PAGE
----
The system of medical discovery does not revolve around patients as unique individuals with preferences, needs, and desires. Rather it revolves around scientific scrutiny, the needs of the sponsor, and the desires for regulatory approval. The patient is only a subject. Is it any wonder, then, that some patients have rejected the current medical paradigm and sought to find their own path?
Keywords:Patient centered trial design; Patient powered research networks; Protocol design; Clinical trials
For an individual used to the uncanny intelligence that drives the personalized content you see on Amazon or Google, the experience of being a clinical trial participant must seem like a blast from the 1980s. Rather than receiving a welcoming email that alerts you to upcoming trials, you might get a letter in the post that has so much medical jargon it can only be understood by a scientific expert. Or you might have a hasty conversation with your doctor who knows few of the details and has even less time to explain them.
The system of medical discovery does not revolve around patients as unique individuals with preferences, needs, and desires. Rather it revolves around scientific scrutiny, the needs of the sponsor, and their desire for regulatory approval. The patient is only a subject. Is it any wonder, then, that some patients have rejected the current medical paradigm and sought to find their own path?
Participant led research
In the rare and terminal condition amyotrophic lateral sclerosis (ALS) there has been evidence from as far back as 2004  of patients violating protocol by taking experimental creatine supplements off-label when they were meant to be on the placebo arm. More recently, when a small phase II study reported that lithium carbonate might halt the progression of the disease in a small sample of 16 patients treated with lithium and riluzole relative to 28 patients on riluzole alone, patients rapidly mobilized to get hold of lithium off-label from their physicians. Within just six months a group of 160 patients had convened online and were tracking their disease progression, lithium blood levels, and side effects to discover whether they could crowdsource a study faster than the traditional medical establishment . In the end, an analysis performed by PatientsLikeMe showed that lithium had no effect , a finding confirmed by a number of clinical trials in later years . Some patients even went on to perform similar attempts at crowdsourcing while participating in randomized controlled trials, pooling their side effects to try and unblind themselves . Scientifically these protocol violations are a concern, but from an advocate’s perspective they seem like a reasonable reaction. Might there be a middle ground?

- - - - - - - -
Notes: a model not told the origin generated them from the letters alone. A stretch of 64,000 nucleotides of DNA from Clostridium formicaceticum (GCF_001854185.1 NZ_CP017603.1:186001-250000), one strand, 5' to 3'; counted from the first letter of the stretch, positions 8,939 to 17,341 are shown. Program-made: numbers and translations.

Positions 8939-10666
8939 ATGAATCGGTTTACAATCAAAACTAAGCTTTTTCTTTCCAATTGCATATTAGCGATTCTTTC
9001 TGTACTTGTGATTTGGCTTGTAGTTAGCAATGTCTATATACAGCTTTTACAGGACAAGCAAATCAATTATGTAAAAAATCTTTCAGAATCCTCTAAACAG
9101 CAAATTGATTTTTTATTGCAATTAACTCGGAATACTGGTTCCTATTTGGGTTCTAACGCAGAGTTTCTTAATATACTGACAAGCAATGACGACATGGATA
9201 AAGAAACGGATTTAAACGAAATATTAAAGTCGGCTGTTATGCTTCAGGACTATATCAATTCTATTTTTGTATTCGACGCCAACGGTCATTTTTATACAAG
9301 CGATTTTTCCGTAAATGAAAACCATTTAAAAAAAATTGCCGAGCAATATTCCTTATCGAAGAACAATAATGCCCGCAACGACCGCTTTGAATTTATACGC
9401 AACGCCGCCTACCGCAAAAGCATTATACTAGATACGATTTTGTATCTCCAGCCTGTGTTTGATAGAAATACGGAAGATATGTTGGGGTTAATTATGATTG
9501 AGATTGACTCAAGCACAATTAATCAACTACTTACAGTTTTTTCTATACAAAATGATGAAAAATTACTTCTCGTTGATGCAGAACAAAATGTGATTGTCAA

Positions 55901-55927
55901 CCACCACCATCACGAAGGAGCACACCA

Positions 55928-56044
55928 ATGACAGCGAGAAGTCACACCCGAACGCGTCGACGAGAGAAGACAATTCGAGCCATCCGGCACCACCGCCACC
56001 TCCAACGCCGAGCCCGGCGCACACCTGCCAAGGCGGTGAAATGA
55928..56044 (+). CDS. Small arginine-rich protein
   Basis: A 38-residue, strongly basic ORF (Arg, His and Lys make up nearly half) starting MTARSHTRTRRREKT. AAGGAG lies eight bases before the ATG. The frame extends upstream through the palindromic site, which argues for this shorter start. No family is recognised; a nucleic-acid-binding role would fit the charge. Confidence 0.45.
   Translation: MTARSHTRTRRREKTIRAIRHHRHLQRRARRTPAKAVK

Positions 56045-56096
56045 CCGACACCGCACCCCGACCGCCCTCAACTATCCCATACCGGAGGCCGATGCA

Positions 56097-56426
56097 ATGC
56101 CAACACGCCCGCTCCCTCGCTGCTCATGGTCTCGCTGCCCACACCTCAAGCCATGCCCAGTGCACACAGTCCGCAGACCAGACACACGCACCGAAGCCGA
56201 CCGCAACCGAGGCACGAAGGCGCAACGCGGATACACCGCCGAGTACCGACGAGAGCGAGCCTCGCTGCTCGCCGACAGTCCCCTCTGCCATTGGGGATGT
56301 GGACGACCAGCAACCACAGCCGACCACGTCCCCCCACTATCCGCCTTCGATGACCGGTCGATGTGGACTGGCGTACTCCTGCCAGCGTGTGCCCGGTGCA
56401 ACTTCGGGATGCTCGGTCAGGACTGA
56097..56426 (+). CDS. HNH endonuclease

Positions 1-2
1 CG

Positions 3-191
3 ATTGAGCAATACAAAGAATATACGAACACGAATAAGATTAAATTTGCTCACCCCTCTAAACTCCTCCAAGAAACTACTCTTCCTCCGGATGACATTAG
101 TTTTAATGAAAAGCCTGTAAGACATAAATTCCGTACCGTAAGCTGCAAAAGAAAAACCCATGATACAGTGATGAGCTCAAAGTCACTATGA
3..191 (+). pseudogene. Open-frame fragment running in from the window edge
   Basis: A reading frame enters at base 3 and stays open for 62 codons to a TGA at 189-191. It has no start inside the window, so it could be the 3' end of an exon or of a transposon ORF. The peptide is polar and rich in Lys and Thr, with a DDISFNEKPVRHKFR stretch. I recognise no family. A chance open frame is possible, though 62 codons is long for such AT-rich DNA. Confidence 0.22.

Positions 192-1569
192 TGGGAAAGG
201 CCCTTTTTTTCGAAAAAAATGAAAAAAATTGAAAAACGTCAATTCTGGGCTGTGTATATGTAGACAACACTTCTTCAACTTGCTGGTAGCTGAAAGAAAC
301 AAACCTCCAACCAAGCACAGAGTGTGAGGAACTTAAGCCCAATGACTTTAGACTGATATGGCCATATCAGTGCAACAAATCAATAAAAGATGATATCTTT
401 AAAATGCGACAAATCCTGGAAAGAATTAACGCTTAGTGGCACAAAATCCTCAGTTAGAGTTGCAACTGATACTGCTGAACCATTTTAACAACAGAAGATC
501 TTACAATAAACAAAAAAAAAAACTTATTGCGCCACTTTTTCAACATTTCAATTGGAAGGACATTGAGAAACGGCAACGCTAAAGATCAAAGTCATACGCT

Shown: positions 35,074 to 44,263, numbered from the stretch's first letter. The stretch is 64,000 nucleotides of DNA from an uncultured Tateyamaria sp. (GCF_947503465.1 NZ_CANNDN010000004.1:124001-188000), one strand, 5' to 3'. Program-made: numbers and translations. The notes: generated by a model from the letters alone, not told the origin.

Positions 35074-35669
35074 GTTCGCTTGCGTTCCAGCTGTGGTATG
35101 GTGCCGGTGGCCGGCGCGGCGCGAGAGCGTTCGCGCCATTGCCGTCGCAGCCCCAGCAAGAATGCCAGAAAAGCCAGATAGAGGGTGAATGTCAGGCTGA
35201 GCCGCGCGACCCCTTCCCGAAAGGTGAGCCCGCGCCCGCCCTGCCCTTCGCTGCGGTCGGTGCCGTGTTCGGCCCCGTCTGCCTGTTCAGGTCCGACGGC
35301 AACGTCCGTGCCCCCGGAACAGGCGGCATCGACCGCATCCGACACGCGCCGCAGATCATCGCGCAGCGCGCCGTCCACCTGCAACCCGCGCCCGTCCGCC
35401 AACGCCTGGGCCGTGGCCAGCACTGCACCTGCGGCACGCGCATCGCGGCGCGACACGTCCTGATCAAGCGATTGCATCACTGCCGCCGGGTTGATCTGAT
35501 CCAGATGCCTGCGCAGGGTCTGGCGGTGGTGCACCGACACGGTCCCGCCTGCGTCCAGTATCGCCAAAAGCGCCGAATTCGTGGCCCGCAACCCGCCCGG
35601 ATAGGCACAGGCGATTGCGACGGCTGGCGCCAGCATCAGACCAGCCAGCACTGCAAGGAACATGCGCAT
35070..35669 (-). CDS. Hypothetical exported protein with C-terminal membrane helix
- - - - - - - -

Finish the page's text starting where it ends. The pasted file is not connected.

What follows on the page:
Patient centered trial design
A promising example from the iSPY-2 breast cancer trial suggests that integrating patients as informed decision makers rather than strictly as subjects may optimize study design, create better recruitment materials, minimize attrition, and ensure meaningful dissemination of trial results to women affected by the disease. Although it took more time and resources, the study investigators recruited up to 50 patients to advise, co-design, translate recruitment materials into other languages, and even sit on scientific advisory committees within the trial infrastructure . As a result blind spots were illuminated by patients before recruitment started and researchers managed to successfully enroll participants in a study with a fairly invasive protocol of repeated biopsies and imaging.
Another example comes from the Outcome Measures in Rheumatology (OMERACT) group, which invited rheumatoid arthritis (RA) patient advocates to participate in their bi-annual meetings to identify important outcome measures. Outcomes that matter to patients that had previously flown under the radar, such as fatigue, flare-ups, sleep disturbance, and foot pain were identified. Furthermore, advocates reported a cultural change that arises from having patients in the room when decisions are being made .